|Minister for Supplies|
|An tAire Soláthairtí|
|Department of Supplies|
|Appointer||President of Ireland on the nomination of the Taoiseach|
|Formation||8 September 1939|
|First holder||Seán Lemass|
|Final holder||Seán Lemass|
|Abolished||1 August 1945|
The Minister for Supplies (Irish: An tAire Soláthairtí) was created by the Ministers and Secretaries (Amendment) Act 1939, to assist Ireland through World War II, or the Emergency, as it was referred to by the Government of Ireland. Although the legislation creating the new department was not passed until 21 December 1939, it was given retrospective effect, and was deemed to have come into force on 8 September 1939.
The Minister for Supplies was charged with controlling production, distribution and pricing of vital supplies during the Emergency. According to the historian Bryce Evans, Minister Seán Lemass introduced full rationing in Ireland 'too late', ensuring the black market trumped later state attempts at equitable distribution amid the British wartime supply squeeze. Earlier historians had pointed to Lemass's successes in stockpiling essential goods.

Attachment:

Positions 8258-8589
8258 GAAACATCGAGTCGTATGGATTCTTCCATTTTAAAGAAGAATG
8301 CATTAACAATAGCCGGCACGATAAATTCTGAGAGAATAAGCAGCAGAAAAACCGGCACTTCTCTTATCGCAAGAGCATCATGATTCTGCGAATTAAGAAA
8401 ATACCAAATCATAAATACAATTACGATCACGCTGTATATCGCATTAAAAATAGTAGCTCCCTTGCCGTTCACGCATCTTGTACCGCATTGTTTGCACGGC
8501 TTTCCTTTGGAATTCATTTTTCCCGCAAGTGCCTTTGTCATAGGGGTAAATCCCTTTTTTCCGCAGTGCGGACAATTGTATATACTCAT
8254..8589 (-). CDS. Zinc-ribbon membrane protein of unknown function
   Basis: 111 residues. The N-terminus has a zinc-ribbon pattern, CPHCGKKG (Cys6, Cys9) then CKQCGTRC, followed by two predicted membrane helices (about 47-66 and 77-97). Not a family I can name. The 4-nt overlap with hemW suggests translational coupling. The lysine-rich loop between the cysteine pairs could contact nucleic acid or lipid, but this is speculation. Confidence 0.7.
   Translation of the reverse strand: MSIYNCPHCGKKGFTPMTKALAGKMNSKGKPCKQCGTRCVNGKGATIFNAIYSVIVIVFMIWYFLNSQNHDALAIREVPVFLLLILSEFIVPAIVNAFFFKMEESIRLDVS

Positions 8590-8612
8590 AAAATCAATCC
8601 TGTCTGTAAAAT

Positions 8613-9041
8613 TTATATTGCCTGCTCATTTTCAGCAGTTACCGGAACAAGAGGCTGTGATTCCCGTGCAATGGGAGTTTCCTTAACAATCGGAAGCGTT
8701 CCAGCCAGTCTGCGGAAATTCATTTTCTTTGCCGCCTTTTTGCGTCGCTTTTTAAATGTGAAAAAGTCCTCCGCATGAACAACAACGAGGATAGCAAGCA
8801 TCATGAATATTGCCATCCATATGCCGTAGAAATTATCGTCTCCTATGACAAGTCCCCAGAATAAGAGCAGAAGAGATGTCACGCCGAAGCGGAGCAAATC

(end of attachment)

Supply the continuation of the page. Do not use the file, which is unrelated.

|Name||Term of office||Political party||Governments|
|Seán Lemass||8 September 1939||1 August 1945||Fianna Fáil||2nd • 3rd • 4th|
- "Ministers and Secretaries (Amendment) Act 1939, Section 2: The Department of Supplies". Irish Statute Book. 21 December 1939. Archived from the original on 26 February 2021. Retrieved 14 August 2020.
- "Ministers and Secretaries (Amendment) Act 1939, Section 12: Commencement". Irish Statute Book. 21 December 1939. Archived from the original on 26 February 2021. Retrieved 13 September 2019.
- Evans, Bryce (2014). Farewell to Plato's Cave.
- "Minister For Supplies (Transfer of Functions) Act 1945, Section 3: Transfer of functions of Minister for Supplies and abolition of office". Irish Statute Book. 11 July 1945. Archived from the original on 11 October 2020. Retrieved 13 September 2019.
- "Minister for Supplies (Transfer of Functions) Act 1945 (Appointed Day) Order 1945". Irish Statute Book. 20 July 1945. Archived from the original on 27 August 2019. Retrieved 13 September 2019.